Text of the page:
LogiVille

Emile Derache (Botko): “Within a ‘Goods-to-Person’ setup you can evolve to ‘Goods-to-Robot’.”

02/05/2022 — minuten leestijd
Partners
Emile Derach3

Botko is one of Log!Ville’s seven Start2Scale-up partners. The company from Lubbeek, near Leuven, was founded by Emile Derache around four years ago with a focus on customised automation. On display at Log!Ville it has a picking robot that recognises objects through artificial intelligence and can pick them up and move them, but as an integrator its scope is much broader than that.

Derache, a qualified civil engineer specialising in mechanical engineering, has two great passions: robotisation and vision technology. He combines these two technologies to optimise industrial and logistical processes. “In some cases,” he says, “We’re dealing with existing, efficient processes that can nevertheless be improved through the use of cobots and 3D cameras. In others, when the technology being used is due for replacement, we step in and optimise the processes through the use of robots.”

“Botko is an integrator: we act as a one-stop shop and select, configure and implement robots and cobots that exist on the market, then we write customised software for them based on the processes involved. Our speciality is picking cobots with a fixed arm, which can use vision technology to pick up items, move them and put them down. They might be used to stack boxes on pallets or collect smaller objects in containers. What’s really hot right now is robotic depalleting, where boxes are taken off a pallet, sorted, and stacked on new pallets.”

Interaction with G2P

The market for mobile robots is growing fast at the moment, partly due to the increasing success of Goods-to-Person (G2P) systems. Botko specialises in fixed robotic arms. Derache doesn’t see that as a problem – quite the opposite. “Within a G2P setup you can evolve to a G2R setup. Goods-to-Robot, so to speak. In an AutoStore, for example, you can have a combination of humans and robots picking orders. Humans could pick for 8 hours, then robots could pick for the remaining 16 hours. Or people could take out the most difficult items from the tote (container), and cobots could pick the more common items. In the ‘tote-to-person’ trend that’s taking off in the G2P sector, I can definitely see a future for fixed picking arms.”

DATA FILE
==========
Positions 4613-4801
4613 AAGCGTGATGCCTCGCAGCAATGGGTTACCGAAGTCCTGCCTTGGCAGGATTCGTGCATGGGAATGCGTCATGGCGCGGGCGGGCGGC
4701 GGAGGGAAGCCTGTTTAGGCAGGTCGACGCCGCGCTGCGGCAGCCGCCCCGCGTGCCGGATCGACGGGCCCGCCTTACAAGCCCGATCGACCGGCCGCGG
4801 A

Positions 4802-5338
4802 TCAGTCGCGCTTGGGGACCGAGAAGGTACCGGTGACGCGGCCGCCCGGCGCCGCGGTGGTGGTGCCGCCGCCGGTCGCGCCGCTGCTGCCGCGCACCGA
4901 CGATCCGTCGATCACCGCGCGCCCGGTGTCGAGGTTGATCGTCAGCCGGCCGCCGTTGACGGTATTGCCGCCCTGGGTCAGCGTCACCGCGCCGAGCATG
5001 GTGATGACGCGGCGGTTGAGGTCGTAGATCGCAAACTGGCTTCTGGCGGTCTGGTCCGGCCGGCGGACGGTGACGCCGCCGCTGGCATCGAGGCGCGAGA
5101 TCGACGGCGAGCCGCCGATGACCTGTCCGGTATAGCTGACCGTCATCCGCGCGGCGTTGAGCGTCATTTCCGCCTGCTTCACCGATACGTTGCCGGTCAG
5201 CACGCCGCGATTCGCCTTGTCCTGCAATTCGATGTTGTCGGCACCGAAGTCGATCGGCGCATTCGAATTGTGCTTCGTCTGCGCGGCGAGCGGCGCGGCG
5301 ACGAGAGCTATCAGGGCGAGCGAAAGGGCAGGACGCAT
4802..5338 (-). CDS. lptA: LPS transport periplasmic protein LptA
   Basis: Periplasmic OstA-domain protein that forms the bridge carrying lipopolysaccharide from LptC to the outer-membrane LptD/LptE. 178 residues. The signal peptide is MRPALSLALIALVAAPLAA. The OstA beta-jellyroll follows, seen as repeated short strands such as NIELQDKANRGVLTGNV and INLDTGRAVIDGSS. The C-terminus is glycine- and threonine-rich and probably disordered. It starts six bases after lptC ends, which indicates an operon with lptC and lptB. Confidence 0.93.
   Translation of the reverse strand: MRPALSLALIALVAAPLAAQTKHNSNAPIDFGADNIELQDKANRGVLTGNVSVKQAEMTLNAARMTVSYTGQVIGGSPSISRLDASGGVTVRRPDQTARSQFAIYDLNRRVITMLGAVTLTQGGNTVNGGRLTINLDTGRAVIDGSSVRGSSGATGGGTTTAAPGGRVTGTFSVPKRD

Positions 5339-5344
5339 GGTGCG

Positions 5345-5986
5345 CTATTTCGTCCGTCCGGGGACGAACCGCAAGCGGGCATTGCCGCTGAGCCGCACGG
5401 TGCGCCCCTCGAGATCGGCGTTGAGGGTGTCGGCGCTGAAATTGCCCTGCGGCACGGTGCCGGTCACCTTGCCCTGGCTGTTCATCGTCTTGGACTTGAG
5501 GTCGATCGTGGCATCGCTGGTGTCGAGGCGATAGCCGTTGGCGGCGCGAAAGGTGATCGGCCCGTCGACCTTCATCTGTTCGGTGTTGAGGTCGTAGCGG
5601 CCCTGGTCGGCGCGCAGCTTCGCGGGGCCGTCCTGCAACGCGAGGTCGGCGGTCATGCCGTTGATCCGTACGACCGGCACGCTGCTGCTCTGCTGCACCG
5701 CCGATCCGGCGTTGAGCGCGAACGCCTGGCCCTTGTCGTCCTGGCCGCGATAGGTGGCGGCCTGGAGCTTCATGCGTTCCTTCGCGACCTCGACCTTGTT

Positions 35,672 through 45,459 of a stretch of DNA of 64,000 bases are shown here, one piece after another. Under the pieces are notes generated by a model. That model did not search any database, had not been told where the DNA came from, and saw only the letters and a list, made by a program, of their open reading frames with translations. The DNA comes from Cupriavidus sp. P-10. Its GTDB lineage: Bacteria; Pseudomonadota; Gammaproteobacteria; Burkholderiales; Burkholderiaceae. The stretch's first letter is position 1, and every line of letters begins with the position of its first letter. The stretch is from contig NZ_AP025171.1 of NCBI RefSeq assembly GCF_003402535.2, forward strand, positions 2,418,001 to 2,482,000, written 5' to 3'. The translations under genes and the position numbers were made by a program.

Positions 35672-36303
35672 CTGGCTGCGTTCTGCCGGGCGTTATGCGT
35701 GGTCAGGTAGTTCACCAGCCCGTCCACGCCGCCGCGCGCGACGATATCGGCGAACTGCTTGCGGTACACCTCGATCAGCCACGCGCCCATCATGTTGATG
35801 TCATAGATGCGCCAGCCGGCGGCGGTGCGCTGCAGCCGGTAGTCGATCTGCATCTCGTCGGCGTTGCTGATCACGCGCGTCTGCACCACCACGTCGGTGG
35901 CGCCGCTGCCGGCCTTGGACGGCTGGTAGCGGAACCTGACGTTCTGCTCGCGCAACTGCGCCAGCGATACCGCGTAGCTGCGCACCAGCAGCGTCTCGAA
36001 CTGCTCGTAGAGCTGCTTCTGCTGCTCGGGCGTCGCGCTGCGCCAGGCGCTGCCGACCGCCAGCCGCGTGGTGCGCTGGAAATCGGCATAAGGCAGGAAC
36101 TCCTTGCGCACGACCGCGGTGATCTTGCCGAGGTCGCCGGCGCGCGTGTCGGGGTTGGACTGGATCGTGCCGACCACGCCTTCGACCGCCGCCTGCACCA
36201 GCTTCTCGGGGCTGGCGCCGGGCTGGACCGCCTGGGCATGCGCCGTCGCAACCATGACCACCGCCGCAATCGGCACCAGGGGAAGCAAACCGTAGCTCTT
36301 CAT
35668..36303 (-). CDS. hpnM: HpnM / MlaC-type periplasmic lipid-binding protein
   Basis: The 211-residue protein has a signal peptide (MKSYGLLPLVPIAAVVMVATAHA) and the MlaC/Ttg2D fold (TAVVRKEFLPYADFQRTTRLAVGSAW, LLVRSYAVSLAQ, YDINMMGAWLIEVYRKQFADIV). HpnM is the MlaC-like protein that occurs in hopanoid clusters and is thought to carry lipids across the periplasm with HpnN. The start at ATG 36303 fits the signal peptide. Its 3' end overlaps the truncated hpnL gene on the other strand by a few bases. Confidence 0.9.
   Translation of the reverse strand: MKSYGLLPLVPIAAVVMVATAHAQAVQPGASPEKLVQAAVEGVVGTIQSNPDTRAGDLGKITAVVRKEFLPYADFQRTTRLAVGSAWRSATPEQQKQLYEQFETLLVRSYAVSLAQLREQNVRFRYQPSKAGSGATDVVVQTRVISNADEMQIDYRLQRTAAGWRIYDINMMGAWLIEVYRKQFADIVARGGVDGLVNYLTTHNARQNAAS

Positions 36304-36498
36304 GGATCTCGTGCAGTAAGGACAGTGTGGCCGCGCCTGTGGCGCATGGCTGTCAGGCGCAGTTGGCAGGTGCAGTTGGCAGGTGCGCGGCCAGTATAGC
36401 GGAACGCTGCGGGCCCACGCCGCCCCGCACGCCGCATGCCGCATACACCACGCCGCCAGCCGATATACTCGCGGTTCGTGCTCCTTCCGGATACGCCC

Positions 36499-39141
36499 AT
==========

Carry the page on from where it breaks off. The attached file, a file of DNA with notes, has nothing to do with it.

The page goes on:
Huge potential in logistics

Botko started out focusing on the manufacturing industry, but due to increasing demand it has expanded its activities to include logistics. “The logistics sector has always lagged behind the production sector in the field of robotisation,” says Derache. “It’s starting to catch up, but slowly. There are two reasons for this. Firstly, until a couple of years ago the market was closed, because it was dominated by three or four big players that mainly focused on large companies. It’s really only now that the market is starting to open up. Secondly, the manufacturing industry, more than the logistics sector, has had access to technical personnel with the right background. Robotisation was given an opportunity much sooner. In the logistics sector, the technological distance has always been a bit bigger.”

This means there’s huge potential for robotisation in logistics. “If you want to accelerate innovation in the sector, an initiative like Log!Ville is particularly welcome,” says Derache. “It helps business leaders and managers in the sector become more aware of available technologies and how they can boost efficiency. It’s also a forum where you can talk to colleagues and exchange points of view.” He believes the government also has a role to play. “They can remove barriers by supporting projects that could lead to an initial proof of concept. Compare this with the SME portfolio for training programmes. Why is there no equivalent portfolio for encouraging innovation?”

The facts are clear: the logistics sector is catching up in automation, and Botko wants to play an active role. “Where will we be in three years’ time? Our ambition is to grow into one of the key players in Benelux in the sector of robotic camera-supported picking operations. We currently employ five robotics engineers. Three years from now, we’ll need at least fifteen. In the next few years, automation and robotisation are going to take off in the logistics sector, particularly given the increasing shortage of staff. We want to play a leading role.”